Stocks, banks, copper and the US dollar were all losers this week, as the blame for this week’s poor performance of these markets is assessed to politics in Washington. With the defeat of a bill that would effectively gut much of the Affordable Care Act (ACA), the first test of the Trump presidency resulted in failure, but more importantly the bursting of the bubble of half the nation’s high sentiment.
Sentiment is critical today, so the failure of repealing the ACA by the Trump administration should not be taken lightly. The wildly positive sentiment that has been driving the Trump rally is a testimony of this fact.
Polls show sentiment has been terrible among Democrats since the US election, while sentiment has been very high among Republicans. With this failure, how many Republicans will remain faithful and optimistic about the bright future of the economy Trump has painted?
Led by the banks with the 4.73% plunge in the KBW Bank Index (BKX) this week, the DJIA, S&P 500, NASDAQ, Russell 200 and DJTA also retreated throughout the week. Dr. Copper hit the skids with a 2.25% decline, failing again to surpass its 200-week moving average. And the US dollar took another ride down to close within $0.44 of the all-important 99 level.
Okay, let’s hearken back to my March 6 report, where I quote former OMB Director, David Stockman (1981-85), of the Reagan administration (1981-89) in reference to the important date of March 15 and the tragic events he postulates are coming as a result of the sharp divide between Trump versus the Democrats and many Republicans.
Stockman told Fox News:
I think what people are missing is this date, March 15th 2017. That’s the day that this debt ceiling holiday that Obama and Boehner put together right before the last election in October of 2015. That holiday expires. The debt ceiling will freeze in at $20 trillion. It will then be law. It will be a hard stop. The Treasury will have roughly $200 billion in cash. We are burning cash at a $75 billion a month rate. By summer, they will be out of cash. Then we will be in the mother of all debt ceiling crises. Everything will grind to a halt. I think we will have a government shutdown. There will not be Obama Care repeal and replace. There will be no tax cut. There will be no infrastructure stimulus. There will be just one giant fiscal bloodbath over a debt ceiling that has to be increased and no one wants to vote for.
So, Stockman got this right. Didn’t he? Although I was too young to remember David Stockman when he was making headlines for his rigid honesty during the Reagan administration (which Reagan didn’t like), I was told Stockman really knows the ‘inside ball’ of Washington, and, therefore, his thoughts have been included in the building of knowledge base.
After this defeat to repeal the ACA, the Democrats must now smell blood, for sure. Since Friday, I’ve had a stronger feeling about what Stockman had been parading around his dire predictions to any media outlet willing to have him speak, in early March.
I’ve spent two-weeks worth of preparation for these reports and occasional restless evenings thinking and talking about the potential catalysts for a market turnaround in stocks to a ‘correction’ mode, knowing in my gut one of the three events of March 15 would most likely come back to create a problem. Well, the action in several markets tell me I’m not alone.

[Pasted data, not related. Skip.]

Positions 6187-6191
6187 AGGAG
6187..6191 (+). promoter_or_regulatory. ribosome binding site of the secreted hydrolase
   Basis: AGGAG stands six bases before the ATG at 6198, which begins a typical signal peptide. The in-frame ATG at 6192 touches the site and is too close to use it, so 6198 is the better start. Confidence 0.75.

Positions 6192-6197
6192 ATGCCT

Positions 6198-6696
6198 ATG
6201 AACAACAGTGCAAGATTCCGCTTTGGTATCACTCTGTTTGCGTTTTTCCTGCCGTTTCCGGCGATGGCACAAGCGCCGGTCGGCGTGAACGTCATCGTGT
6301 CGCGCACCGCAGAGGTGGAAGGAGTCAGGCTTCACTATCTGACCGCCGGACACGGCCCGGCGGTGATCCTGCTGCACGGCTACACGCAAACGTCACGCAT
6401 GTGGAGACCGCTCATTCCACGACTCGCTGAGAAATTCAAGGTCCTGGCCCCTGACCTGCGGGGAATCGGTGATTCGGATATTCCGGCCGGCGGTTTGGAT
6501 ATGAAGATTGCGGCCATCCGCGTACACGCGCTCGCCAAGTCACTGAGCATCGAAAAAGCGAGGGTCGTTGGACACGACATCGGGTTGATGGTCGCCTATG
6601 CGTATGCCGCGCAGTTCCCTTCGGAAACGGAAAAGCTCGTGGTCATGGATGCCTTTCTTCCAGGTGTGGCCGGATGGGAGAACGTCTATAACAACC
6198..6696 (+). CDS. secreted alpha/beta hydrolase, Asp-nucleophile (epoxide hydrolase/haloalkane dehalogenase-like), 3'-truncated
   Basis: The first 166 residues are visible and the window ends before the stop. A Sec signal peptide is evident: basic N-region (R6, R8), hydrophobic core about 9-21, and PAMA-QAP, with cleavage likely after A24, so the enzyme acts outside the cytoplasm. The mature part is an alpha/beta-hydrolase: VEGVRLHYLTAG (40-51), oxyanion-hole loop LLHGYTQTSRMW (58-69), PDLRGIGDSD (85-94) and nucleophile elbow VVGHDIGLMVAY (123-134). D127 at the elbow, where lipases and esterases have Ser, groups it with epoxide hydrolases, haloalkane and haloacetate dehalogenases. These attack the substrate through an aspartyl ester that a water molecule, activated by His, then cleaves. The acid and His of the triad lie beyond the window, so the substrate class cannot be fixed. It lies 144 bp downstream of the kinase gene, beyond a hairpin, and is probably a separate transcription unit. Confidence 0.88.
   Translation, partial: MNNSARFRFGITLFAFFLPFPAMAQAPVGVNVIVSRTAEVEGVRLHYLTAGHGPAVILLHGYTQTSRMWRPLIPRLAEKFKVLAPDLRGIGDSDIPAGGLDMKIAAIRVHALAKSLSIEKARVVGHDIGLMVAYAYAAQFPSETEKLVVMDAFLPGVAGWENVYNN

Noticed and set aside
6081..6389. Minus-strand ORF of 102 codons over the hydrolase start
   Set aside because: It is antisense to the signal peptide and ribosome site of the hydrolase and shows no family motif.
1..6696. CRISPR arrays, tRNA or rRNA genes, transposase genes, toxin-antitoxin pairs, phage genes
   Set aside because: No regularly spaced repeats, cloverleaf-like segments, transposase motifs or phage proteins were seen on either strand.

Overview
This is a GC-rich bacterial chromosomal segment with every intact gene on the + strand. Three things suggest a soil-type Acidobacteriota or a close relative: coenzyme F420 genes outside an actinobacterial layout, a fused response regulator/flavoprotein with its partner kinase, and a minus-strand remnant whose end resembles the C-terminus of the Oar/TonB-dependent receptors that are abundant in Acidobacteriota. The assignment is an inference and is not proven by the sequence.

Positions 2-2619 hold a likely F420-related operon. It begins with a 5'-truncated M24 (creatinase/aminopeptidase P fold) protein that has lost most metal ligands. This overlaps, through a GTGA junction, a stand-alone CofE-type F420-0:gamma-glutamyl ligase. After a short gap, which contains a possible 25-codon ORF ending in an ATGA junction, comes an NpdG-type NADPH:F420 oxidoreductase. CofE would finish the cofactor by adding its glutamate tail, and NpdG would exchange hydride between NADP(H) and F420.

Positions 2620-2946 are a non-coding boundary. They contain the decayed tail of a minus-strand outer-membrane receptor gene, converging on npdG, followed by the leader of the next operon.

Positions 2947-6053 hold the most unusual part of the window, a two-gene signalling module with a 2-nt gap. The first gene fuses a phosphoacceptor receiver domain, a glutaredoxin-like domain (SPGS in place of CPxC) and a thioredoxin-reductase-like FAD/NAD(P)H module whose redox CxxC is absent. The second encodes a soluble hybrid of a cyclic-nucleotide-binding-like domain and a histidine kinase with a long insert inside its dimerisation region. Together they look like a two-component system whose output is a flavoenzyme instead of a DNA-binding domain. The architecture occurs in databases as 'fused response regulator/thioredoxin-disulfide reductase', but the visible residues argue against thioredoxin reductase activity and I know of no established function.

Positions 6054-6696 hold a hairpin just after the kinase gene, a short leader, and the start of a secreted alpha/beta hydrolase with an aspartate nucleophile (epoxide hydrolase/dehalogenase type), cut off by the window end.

Let’s get into the ‘evidence’ of the deterioration in the markets brewing under the surface, and I’ll let you decide if my apprehensions match David Stockman’s warning about what’s in store for us in Washington and, of course, the logical implications inferred onto the stock market.
First, the VIX is rising again, but let me introduce another stock market sentiment indicator into the overall picture of assessing market sentiment: SKEW. The SKEW is an index that calculates index options bought and sold at strike prices suggestive of ‘tail-risk’ hedging. ‘Tail risk’ is a term used to denote the risks associated with statistically improbable moves in a direction against a trade . One could state that a move of three standard deviations (approximately less than 1% of the time) from the mean of an historical data set is a ‘tail move’. As a means of mitigating or removing risk, traders may buy out-of-the-money calls or puts, just as a homeowner buys fire insurance to protect the asset value of his house.
The chart, below, shows the SKEW declining sharply this week, but notice the trend and level to which the SKEW retreated this week. Even after the substantial decline in the SKEW by the close of trading Friday, the level of 136.62 is still mighty high (blue shading).
That pull back in the SKEW to a still-high reading intimates to me the extreme SKEW reading the week before Trump’s first confrontation with Congress is still flashing fear. But, even after a modest pull back in stocks that appeared to be the result of the Trump administration failure did not move most traders off their tail-risk hedging ways. The reading of 136.62 is still relatively high, considering a relatively modest pullback in stocks.
You know, maybe the very active traders moved back to pare their insurance costs by Friday, but the longer-term traders did not. I cannot prove that assumption, but from my experience with talking with traders at all levels of expertise and responsibility (hedge fund guys to modestly-capitalized individual traders), the big boys don’t move in-and-out as much as the more short-term-focused day trader do.
Okay, let’s now talk about what I covered in last week’s report: the hidden decline of stocks against another metric: dollar-gold. As a reminder, I wrote: